Overall, 20% of Americans support the tax bill even though they don’t think it will have an impact on them personally or are not counting on it. At the same time, over a quarter of Americans support the tax bill and believe that it will impact them personally. While our data does not definitively show that this second group of Americans will switch their support if they don’t end up seeing an impact, they in theory are the most likely to. The first group (those who support but don’t think they will see positive effects) are arguably much more likely to stick with their position since their support since it is not conditional on any potential benefit.
Another tough sell for Democrats are the 7% of Americans who are not sure how they feel about the bill but are not expecting to see an impact since they are more likely to move in a positive direction if they end up perceiving a personal benefit.
Even worse for Democrats is that just 2% are expecting to see an impact but are still not sold on the bill. Additionally, it is possible that Democrats could lose the support of the 16% who oppose the bill and are not expecting it to impact them if they do end up perceiving a personal positive impact.
On the positive side, 15% of Americans are likely to be firmly against the bill since they oppose it and are not sure that it will impact them or think that it will, but that doesn’t affect their opposition to it. Clearly, this isn’t a winning issue for Democrats since the quarter of Americans they need to convince have likely already received their first paycheck with reduced taxes and still support the bill; the last time we checked, 15% is not a winning proposition.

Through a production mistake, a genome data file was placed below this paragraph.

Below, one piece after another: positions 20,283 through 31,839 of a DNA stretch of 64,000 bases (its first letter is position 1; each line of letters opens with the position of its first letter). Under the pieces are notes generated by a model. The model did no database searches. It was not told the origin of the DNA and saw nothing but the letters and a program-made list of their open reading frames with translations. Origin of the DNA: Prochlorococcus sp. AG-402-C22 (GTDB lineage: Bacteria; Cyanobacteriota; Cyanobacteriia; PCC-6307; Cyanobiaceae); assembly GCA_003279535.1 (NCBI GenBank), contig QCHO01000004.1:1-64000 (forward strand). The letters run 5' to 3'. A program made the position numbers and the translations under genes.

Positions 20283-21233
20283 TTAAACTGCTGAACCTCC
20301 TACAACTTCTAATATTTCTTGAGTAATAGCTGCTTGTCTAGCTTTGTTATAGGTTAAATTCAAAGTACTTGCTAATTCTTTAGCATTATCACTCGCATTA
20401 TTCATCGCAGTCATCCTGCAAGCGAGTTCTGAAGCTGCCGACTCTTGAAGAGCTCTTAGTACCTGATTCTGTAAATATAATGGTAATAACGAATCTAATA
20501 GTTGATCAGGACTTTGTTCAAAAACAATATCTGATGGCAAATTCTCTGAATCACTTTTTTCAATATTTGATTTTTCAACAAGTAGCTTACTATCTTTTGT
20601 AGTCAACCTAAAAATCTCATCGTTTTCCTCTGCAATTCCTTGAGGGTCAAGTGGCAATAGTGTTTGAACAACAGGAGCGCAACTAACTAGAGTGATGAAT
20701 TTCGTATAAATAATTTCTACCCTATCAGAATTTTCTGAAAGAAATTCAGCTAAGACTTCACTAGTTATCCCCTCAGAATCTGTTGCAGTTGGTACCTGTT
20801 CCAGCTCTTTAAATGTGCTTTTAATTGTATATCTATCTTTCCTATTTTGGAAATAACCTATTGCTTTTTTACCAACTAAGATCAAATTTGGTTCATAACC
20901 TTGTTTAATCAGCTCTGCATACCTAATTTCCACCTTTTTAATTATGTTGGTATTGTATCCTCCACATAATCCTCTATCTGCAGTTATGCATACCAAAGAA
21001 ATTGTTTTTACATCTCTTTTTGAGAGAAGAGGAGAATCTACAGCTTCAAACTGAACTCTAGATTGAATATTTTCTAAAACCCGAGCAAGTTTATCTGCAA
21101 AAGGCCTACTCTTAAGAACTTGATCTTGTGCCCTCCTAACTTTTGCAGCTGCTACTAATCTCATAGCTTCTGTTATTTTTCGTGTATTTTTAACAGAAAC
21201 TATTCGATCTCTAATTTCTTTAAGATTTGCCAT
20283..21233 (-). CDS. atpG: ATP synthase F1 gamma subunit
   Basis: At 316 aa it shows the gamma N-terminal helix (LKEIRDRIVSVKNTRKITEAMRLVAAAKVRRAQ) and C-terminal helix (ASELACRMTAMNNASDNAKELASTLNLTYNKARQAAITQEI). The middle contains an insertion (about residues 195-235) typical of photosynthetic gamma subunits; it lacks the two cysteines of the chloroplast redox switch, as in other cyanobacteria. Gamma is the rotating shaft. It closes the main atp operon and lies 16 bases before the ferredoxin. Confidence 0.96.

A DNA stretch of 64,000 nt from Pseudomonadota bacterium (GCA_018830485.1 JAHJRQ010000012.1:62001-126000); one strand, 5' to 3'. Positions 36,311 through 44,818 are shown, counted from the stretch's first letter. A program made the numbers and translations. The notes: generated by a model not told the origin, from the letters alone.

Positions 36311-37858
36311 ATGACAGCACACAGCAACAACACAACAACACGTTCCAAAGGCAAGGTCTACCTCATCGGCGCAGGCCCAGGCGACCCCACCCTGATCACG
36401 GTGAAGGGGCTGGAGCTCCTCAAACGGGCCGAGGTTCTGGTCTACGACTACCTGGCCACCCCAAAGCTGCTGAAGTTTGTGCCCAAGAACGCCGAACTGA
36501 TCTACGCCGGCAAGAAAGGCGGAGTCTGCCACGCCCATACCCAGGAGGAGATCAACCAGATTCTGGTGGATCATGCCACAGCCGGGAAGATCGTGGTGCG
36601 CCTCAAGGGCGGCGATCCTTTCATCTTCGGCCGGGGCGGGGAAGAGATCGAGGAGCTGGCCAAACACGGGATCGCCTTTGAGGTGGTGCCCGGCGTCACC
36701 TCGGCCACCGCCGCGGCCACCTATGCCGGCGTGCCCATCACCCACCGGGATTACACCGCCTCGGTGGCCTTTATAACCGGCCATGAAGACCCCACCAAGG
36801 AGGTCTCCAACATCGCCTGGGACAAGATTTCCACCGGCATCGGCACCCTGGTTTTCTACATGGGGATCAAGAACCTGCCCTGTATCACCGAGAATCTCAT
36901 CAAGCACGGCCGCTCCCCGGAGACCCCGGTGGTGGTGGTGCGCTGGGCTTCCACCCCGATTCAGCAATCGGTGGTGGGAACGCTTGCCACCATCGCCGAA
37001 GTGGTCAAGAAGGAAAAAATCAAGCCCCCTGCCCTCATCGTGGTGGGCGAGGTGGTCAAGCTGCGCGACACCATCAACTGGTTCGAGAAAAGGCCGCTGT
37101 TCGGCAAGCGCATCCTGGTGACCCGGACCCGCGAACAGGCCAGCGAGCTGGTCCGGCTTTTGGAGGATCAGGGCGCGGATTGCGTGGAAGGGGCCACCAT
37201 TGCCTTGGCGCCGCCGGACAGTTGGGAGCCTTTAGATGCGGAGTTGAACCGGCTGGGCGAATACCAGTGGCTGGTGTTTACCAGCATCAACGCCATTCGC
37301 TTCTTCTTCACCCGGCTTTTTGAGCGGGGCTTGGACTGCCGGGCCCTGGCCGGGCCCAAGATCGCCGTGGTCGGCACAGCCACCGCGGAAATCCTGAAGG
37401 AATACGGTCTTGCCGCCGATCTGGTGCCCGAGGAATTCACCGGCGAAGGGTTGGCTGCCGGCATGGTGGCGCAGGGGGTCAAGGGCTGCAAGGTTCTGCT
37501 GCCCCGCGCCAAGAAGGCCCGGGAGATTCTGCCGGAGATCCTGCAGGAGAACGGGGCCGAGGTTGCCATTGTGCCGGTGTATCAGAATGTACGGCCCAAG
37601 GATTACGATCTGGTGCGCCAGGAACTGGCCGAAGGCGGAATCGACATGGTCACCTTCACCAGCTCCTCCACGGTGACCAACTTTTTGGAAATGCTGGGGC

In further depressing news, current Democratic messaging on the tax bill is unlikely to bring back Obama-Trump voters as a quarter are supportive of the bill even though they are not expecting to see an impact, while 40% support the bill and are expecting it to impact them. Therefore, telling them that they are not benefiting from it after they’ve seen an impact is likely not going to go over well to say the least. Given their strong support for the bill and that many are fully expecting a positive impact, and likely are through larger take home pay, it’s likely Democrats need to rethink any campaign strategies that revolve around winning these voters back.
Since the passage of the Republicans’ tax bill, and even before it, Democrats have been losing the messaging war. Now that many Americans are seeing the results in their paystubs, it’s even harder for Democrats to make this a winning issue. Voters are seeing the bill’s positive impact and are not likely to oppose it because we tell them they’re not benefiting, and many voters who aren’t seeing the impact still support the bill. If Democrats want to continue using this bill as a major issue for November, we need a new messaging strategy.
 1,000 interviews among adults were conducted from February 14–19, 2018 and were weighted to ensure proportional results. The Bayesian confidence interval for 1,000 interviews is 3.5, which is roughly equivalent to a margin of error of ±3.1 at the 95% confidence level.